One in five people in the UK don’t think it’s achievable to do 150 minutes of moderate exercise a week, according to new data released today by charity Living Streets to mark the start of National Walking Month.

Health experts recommend adults partake in 150 minutes of “moderate aerobic activity” such as a brisk walk, every week, to stay healthy and prevent chronic health conditions. 

However, new research released today by Living Streets reveals that nearly a fifth (17%) of UK adults believes this isn't achievable with that rising to nearly a third (30%) for those aged 18 - 24.

This research comes after the Government’s latest National Travel Survey shows that a third (32%) of adults in England walk for less than 10 minutes during an entire week (in Scotland, 31 per cent of adults haven’t walked as a means of transport once in the last week and 30 per cent of adults in Wales haven’t walked as transport for at least five minutes once a week) and at the same time that one in four adults in England and Wales and nearly one in three in Scotland are classed as obese.

The research from Living Streets reveals that for many Brits, life simply gets in the way with 33 per cent of Britons admitting they fail to get enough exercise because they simply don’t have enough time. A quarter (23%) blame the weather and nearly one in five say family commitments (17%) or work (18%) gets in the way.

Nearly a fifth (17%) of young people (18 to 24 years) are prevented from being more active because they ‘don’t want to break a sweat {and} need to wash after’, compared to a UK average of just 6 per cent.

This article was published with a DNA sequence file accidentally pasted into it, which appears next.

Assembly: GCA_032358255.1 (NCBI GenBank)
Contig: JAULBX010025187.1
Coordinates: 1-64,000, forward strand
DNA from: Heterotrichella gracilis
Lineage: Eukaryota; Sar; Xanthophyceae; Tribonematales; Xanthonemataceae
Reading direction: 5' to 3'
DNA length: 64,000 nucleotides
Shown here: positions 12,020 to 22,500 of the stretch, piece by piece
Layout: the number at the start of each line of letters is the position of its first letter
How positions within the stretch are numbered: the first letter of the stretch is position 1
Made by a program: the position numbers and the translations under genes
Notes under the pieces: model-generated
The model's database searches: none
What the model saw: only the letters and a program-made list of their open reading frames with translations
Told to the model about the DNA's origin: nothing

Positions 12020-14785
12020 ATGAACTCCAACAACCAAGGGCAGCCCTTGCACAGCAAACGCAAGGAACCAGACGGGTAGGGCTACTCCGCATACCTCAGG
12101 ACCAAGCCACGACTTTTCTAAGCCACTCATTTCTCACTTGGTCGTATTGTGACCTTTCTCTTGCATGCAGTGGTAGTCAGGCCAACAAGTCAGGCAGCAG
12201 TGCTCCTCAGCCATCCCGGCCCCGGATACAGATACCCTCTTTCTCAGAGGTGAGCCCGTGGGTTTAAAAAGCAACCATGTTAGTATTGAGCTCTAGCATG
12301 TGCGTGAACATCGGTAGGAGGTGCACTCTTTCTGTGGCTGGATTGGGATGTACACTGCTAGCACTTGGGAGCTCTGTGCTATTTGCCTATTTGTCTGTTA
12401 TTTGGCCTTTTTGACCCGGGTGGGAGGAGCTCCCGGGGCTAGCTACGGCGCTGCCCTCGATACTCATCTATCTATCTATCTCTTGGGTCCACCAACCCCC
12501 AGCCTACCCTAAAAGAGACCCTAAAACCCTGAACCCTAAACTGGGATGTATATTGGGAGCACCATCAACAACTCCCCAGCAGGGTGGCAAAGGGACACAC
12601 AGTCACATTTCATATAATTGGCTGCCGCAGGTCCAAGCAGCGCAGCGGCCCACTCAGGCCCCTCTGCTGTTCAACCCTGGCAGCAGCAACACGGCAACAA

Women are more likely to be prevented from being active because of childcare or family commitments (22%) than men (13%). 

Living Streets is urging people to #Try20 and walk for 20 minutes a day throughout their National Walking Month campaign this May and is offering tips on how to fit more walking into busy routines.

Joe Irvin, Chief Executive, Living Streets says:

“Inactivity is making people unhealthy and unhappy but we can start to turn things around. Just a 20 minute walk a day can make a huge difference, helping to prevent chronic conditions such as heart disease, certain cancers and depression."

Getting off the bus a stop earlier, swapping the school run for a school walk or going for a lunchtime walk are all easy ways to move more.   I’d urge everyone to #Try20 this National Walking Month and see the big difference small steps can make to your health and happiness.

Joe Irvin, Chief Executive, Living Streets

May is National Walking Month

Take to your feet

National Walking Month 2018